House Speaker Paul Ryan engaged Wednesday on the most quintessential of Miami political traditions: He sipped cafecito at Islas Canarias, a Cuban restaurant.
But unlike the carefully choreographed visits of most candidates, Ryan’s didn’t include a pack of TV cameras and news photographers chasing him. In two other events, both for endangered Republican Rep. Carlos Curbelo, Ryan refused to take questions. When reporters shouted some at him anyway, he walked away.
This is the Donald Trump effect in Florida’s tightest race for Congress.
Ryan has distanced himself so much from Trump that he’s explicitly said he’s no longer going to defend him. Curbelo has said he’s not voting for his party’s nominee. Together, the two lawmakers hoped to avoid having Curbelo’s big campaign day turn into all about Trump.
“Forget about what you see in Twitter or on TV,” Ryan told Curbelo’s young volunteers as he held up a pamphlet for his policy plan, “A Better Way.” “Believe it or not, we have ideas. We have solutions.”
The speaker said nothing new in his two events for Curbelo: a visit to Caribbean Elementary School near Cutler Bay to talk about making test requirements easier for students learning English, and a stop at Curbelo’s Southwest Miami-Dade County campaign office, in a strip mall next to a Nicaraguan fritanga.
Denied news or the ability to cover the colorful scene at the Cuban restaurant, reporters fruitlessly asked Ryan about Trump. “I’m just going to talk to these guys,” Ryan said, walking toward the volunteer phone-bankers.
When reporters got no answers, they turned to Curbelo, who continued to refuse to say who he’ll vote for if not Trump or Hillary Clinton.
“Maybe I’ll write-in a name,” Curbelo said, insisting his stance has been “clear.” “Maybe I’ll vote for a third-party candidate.”
The freshman Curbelo, who faces a challenge in his Democratic-leaning district from former U.S. Rep. Joe Garcia, was one of only a handful of House members rewarded with a campaign trip from Ryan, the country’s top elected Republican. Later Wednesday, on the same night as the final presidential debate, Ryan was scheduled to raise money for Curbelo’s reelection.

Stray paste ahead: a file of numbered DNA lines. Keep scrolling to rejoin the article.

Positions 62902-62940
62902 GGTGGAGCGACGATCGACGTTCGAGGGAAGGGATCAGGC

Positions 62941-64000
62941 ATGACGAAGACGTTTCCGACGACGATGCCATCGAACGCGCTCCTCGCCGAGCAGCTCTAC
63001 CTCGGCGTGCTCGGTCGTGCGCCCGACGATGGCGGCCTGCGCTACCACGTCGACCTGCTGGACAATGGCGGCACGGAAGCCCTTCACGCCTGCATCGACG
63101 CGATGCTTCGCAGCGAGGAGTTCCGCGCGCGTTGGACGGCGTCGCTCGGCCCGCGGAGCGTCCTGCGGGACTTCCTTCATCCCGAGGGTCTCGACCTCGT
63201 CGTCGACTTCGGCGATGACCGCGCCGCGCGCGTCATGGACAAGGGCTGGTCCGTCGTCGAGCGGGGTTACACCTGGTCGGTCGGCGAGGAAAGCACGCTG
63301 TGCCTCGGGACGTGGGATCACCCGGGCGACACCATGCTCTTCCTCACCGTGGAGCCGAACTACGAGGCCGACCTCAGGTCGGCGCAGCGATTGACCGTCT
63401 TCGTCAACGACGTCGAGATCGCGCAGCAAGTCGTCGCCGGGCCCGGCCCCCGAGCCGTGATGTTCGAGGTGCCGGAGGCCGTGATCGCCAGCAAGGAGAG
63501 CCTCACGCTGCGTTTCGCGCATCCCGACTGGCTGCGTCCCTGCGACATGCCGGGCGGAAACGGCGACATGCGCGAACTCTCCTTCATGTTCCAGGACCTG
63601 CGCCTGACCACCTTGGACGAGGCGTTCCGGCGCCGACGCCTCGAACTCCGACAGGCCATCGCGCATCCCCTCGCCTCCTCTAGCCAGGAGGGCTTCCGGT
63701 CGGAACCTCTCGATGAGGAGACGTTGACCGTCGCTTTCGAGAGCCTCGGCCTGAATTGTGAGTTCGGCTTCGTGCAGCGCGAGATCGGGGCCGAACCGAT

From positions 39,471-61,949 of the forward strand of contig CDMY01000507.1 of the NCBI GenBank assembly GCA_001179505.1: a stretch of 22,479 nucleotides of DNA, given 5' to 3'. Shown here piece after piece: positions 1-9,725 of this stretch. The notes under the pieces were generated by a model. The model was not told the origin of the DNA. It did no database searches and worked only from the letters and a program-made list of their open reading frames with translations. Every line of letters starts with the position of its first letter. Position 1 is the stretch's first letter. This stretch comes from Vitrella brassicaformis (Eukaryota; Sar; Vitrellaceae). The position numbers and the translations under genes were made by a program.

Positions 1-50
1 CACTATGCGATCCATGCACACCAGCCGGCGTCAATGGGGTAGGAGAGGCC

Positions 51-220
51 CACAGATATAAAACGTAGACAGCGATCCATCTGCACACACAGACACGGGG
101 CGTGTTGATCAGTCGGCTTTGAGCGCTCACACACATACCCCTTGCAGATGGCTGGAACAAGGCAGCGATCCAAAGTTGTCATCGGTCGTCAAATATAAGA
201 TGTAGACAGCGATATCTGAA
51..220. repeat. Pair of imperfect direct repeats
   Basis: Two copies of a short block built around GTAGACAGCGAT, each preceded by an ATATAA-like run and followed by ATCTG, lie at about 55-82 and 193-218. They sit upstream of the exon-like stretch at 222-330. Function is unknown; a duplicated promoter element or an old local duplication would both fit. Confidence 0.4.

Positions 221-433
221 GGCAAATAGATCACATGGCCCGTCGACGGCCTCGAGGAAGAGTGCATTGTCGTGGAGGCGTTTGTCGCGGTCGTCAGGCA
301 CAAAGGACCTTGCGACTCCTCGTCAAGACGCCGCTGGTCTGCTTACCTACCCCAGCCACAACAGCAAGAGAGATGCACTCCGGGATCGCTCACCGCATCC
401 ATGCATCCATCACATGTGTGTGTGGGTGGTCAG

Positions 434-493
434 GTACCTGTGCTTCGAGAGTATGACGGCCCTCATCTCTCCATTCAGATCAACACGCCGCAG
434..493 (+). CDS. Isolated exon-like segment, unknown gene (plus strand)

A Garcia-commissioned poll recently showed the race to be essentially tied. A Democratic poll conducted in the neighboring 27th district, held by Republican Rep. Ileana Ros-Lehtinen, shows her popularity slipping, likely due to Trump even though she hasn’t endorsed him, either.
Ryan, worried about protecting the GOP majority, called Curbelo “a workhorse of workhorses.”
Outside Curbelo’s office, Garcia’s campaign convened a mass of demonstrators to protest Congress’ failure to pass immigration reform. The protesters had left by the time Ryan and Curbelo arrived, though not before getting plenty of TV footage.
Inside, Curbelo warned volunteers about potential “cheating” by Garcia, whose former chief of staff wound up in jail after orchestrating a scheme to unlawfully submit mail-ballot requests online.
“You know I’m running against somebody who’s cheated in the past. People went to jail,” Curbelo said. “We have to be ready for anything.”
Was Curbelo using the same line as Trump, who has railed about a “rigged” election despite no evidence to support the claim?
“This is based on fact. It is not based on some theory,” Curbelo said. “It is a very serious issue in the community.”
Trump’s claim, Curbelo added, is “wrong.”